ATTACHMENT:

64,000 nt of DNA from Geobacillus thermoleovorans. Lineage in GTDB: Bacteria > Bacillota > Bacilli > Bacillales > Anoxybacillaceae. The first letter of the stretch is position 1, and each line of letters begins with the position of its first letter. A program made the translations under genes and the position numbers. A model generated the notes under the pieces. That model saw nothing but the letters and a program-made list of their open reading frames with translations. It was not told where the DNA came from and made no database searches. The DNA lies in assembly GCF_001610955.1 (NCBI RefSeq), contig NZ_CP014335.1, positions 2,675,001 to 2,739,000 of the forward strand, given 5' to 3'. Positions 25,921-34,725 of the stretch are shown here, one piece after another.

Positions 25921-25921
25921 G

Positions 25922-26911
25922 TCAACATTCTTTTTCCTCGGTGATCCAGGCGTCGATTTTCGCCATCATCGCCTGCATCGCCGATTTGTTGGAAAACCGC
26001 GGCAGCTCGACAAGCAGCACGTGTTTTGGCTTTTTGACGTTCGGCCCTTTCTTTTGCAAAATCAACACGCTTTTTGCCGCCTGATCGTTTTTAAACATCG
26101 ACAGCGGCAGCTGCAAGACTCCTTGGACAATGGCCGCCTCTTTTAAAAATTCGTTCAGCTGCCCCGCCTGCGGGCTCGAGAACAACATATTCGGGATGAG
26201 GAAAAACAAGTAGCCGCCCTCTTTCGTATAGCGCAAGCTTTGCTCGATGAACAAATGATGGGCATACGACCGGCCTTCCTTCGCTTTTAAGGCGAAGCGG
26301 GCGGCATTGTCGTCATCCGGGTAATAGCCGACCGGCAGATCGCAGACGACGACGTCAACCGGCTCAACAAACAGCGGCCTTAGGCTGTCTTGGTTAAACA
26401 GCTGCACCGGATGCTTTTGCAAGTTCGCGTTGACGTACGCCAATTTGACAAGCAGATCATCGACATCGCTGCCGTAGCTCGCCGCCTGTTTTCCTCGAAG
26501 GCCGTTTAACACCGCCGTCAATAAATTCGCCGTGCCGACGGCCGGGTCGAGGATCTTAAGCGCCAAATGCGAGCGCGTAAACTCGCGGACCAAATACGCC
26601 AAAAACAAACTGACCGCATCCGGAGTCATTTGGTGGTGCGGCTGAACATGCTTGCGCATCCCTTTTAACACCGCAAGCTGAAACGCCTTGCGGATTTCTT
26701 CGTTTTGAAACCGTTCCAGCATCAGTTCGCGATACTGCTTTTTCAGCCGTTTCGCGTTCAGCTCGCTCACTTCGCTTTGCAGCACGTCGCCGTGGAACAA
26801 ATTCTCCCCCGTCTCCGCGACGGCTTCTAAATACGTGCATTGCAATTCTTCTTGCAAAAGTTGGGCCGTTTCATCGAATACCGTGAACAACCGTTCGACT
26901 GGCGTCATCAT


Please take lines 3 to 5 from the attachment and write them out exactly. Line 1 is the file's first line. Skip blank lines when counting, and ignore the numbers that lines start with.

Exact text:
25921 G

Positions 25922-26911
25922 TCAACATTCTTTTTCCTCGGTGATCCAGGCGTCGATTTTCGCCATCATCGCCTGCATCGCCGATTTGTTGGAAAACCGC